Not knowing anything about C programming.  I went and got "Sams Teach Yourself C in 21 days   6th edition"  It is a good book for a beginner, It reads very well.  I was able to do it in just 5 days.  Now, I am ok in C, but need to learn more about Embedded C.

Then I got me a PICkit2 and "Beginners Guide to Embedded C programming Volume 1&2 by Chuck Hellebuyck" which is also a good book for a beginner.  I am struggling with data communications like serial.


"Signal Processing & Linear Systems by Lathi" I see there is Calculus math.
"The Art of Electronics" Looks very good.


« Last Edit: January 25, 2010, 10:49:15 pm by badSCR »
 

Offline Thermal Runaway

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I was okay at Assembly, and I think it was useful to learn because at the same time it teaches you how Microprocessors actually work.  But that said, I have to say that there is very little application for Assembly programming these days.  Most things can be done just as well in C, and the program is far easier to read, much more portable and definitely easier to maintain.  Assembly is only preferable in a handful of situations.  Some old school programmers will say that Assembly is far better than C because it's faster and more efficient and etc etc, but mostly that's just crap - modern day compilers can generate very efficient code and in practice there is little benefit to writing Assembly, except in some very specific circumstances.  That's my opinion anyway!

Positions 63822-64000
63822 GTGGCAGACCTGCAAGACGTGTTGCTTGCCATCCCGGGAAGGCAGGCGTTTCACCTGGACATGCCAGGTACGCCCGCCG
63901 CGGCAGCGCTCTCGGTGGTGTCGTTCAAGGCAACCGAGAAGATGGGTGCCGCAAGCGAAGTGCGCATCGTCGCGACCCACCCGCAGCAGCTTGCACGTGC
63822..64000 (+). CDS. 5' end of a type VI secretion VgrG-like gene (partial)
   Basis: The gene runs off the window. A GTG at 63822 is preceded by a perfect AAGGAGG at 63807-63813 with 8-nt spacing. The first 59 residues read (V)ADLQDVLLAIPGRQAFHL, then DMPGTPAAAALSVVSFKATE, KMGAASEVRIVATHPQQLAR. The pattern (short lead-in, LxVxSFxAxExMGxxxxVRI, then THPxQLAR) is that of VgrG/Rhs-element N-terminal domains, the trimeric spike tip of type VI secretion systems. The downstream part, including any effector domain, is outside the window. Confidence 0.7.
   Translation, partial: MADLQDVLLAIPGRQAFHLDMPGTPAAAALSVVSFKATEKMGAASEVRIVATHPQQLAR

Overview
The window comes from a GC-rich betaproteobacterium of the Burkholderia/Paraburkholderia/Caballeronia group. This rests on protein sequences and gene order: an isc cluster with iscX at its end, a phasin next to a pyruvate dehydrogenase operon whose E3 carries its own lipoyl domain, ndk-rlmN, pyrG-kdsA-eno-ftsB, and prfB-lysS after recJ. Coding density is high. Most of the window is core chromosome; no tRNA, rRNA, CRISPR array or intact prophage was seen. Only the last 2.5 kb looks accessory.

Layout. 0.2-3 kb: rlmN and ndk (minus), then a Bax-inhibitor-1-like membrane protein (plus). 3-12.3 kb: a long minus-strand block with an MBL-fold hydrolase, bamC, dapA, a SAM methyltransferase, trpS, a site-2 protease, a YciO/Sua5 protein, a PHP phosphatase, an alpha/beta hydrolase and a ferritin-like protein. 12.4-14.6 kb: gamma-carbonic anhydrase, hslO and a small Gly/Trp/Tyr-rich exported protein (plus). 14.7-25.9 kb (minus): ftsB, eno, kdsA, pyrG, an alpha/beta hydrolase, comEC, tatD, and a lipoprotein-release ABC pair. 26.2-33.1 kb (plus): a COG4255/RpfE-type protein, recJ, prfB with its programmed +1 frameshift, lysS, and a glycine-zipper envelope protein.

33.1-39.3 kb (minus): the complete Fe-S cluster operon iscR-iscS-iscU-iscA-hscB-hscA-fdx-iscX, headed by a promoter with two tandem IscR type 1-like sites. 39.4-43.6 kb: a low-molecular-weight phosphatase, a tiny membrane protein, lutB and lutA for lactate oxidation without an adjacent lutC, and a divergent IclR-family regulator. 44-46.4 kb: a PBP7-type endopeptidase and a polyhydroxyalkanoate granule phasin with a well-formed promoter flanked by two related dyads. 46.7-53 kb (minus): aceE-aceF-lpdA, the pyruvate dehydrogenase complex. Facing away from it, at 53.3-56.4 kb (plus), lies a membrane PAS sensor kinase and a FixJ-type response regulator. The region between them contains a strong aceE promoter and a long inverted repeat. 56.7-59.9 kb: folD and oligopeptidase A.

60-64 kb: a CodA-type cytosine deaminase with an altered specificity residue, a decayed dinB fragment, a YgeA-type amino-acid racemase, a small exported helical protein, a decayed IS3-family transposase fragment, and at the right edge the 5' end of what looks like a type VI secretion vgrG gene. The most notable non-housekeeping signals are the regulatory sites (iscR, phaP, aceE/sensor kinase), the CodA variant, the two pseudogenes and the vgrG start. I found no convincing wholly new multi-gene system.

With regard to Lathi - yeah there is a lot of complex math in that book.  Unfortunately you can't get away from complex math when it comes to Signals and Systems.  That's why you need the background explanation, which is what Lathi provides and Oppenheim doesn't.

Art of Electronics - classic book, and although outdated most of the information is still very relevant.  This book should be on any self respecting Engineer's / Hobbyist's shelf.  Check Ebay, occasionally you can pick up a cheap second hand copy.

With regard to serial comms - it's not actually that hard.  You can either handle it yourself in software by bit-banging, or you can use the peripherals on your Microcontroller device.  I don't know too much about other manufacturers but a lot of Microchip's devices come equipped with on-chip communications modules.  All you need to do is read how it works in the data sheet, then set up the module accordingly to suit your requirements.  After that you don't really concern yourself with the details of sending and receiving the data - you just use the module and it does the rest.  Easy-peasy-lemon-squeezy.

It's just about spending the time and giving it a fair go.  A storage scope is invaluable if you need to test your serial output.

Brian

« Last Edit: January 25, 2010, 11:19:24 pm by Brian Hoskins »
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Electronics Engineer, Land Rover enthusiast, Amiga Computer fan and general GEEK
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Offline badSCR

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We are getting a little off topic; but oh, well.

I have used the on-chip communications modules, works nice sending data from one chip to another chip to light some LEDs, but when the program gets larger the RX starts to mess-up.  I am thinking that it is missing the start bits some how and picking up half way into the data.

I well look into bit-banging. Have heard it before but didn't know what it was.
Once I've got my work-bench back together, well use my storage scope and usb logic analyzer to find out more.
Only just started Embedded C and PIC Micros for about 3 months now.